Voicing concern over hate speeches by politicians and religious leaders, the Supreme Court on Monday asked the Central and State governments to show courage and take penal action in such cases.
The apex court said there was a need for taking concrete steps to curb such speeches and the Centre should ask State governments to apply penal provisions in dealing with those delivering such speeches.
A PIL said there was a need for guidelines as hate speeches destroy the fabric of democracy and violate provisions of the Constitution.
It named Maharashtra and Andhra Pradesh as respondents with the States witnessing incidents of alleged hate speeches.
In AP, MIM leader Akbaruddin Owaisi was held for allegedly making hate speeches. But after being released on bail, he again made similar speeches in Nanded, it alleged.
It also referred to alleged hate speeches made by MNS chief Raj Thackeray and claimed no FIR was registered against him.
“These are not good for common people…some steps have to be taken,” a Bench comprising Chief Justice Altamas Kabir and justices Vikramajit Sen and Sharad Arvind Bobde said.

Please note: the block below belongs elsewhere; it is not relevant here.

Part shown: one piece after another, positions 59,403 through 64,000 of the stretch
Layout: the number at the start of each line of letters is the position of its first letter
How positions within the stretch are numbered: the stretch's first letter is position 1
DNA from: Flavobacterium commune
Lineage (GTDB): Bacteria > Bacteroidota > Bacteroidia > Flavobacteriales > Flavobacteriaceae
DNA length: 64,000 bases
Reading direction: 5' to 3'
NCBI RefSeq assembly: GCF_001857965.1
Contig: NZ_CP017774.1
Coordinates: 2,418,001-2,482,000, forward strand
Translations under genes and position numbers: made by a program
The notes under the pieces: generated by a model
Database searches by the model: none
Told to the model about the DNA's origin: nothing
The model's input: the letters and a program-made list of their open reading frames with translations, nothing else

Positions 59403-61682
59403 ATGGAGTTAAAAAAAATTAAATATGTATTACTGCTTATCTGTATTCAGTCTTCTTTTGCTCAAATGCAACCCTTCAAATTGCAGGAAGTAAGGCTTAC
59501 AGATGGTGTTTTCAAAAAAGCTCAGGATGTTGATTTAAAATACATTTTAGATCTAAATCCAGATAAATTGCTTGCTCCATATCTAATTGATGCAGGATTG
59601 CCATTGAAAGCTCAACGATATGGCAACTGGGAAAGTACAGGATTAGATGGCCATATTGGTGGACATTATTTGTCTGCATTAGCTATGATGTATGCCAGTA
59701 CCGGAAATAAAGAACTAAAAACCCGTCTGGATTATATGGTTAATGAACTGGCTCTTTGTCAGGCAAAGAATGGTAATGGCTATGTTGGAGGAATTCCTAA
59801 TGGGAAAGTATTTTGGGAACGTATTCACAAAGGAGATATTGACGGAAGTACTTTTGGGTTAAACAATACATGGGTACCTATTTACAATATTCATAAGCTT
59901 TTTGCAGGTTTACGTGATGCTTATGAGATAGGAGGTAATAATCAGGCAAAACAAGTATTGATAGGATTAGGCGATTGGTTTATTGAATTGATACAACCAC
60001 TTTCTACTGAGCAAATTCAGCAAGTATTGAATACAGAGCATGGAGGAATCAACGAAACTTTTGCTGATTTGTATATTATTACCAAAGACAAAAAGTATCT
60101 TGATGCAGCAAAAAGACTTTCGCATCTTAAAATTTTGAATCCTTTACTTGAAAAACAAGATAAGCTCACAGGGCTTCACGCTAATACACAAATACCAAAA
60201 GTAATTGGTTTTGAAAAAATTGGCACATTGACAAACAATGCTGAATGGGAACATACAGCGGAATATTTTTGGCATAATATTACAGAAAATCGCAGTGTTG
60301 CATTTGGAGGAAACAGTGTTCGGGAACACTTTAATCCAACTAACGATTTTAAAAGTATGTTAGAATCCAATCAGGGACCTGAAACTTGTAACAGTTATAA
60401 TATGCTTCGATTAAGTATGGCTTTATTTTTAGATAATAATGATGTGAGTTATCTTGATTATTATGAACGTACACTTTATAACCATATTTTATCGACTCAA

Additional Solicitor General Sidharth Luthra said the issue falls in the domain of State governments and it was for them to take action.
The Election Commission said it has made recommendations for amendment to the Representation of People Act to deal with such issues. Advocate Meenakshi Arora, appearing for the EC, said if those suggestions are accepted then the Commission could take action against the registered political parties. During the hearing, the Bench said the averments and prayers made in the PIL reflect the anguish of the people against the hate speeches by politicians and leaders of social and religious organisations. The bench said there are penal provisions and state governments should take action under them.
Sanjay Kharde, counsel for Maharashtra Government, said action has been taken and five FIRs have been registered against Maharashtra Navnirman Sena Chief Raj Thackeray. The Bench posted the matter for May 7 giving liberty to the petitioner to make those States as respondent which are yet to be made party in the petition.
The Supreme Court on April 8 had sought response from the Centre and governments of Maharashtra and Andhra Pradesh which, in recent times, witnessed a spate of alleged hate speeches. The PIL, argued by senior advocate Basava Patil, had submitted that speeches targeting religion, region, caste or place of birth were against the provisions of the Constitution.
The bench had also sought response from the Election Commission on the issue.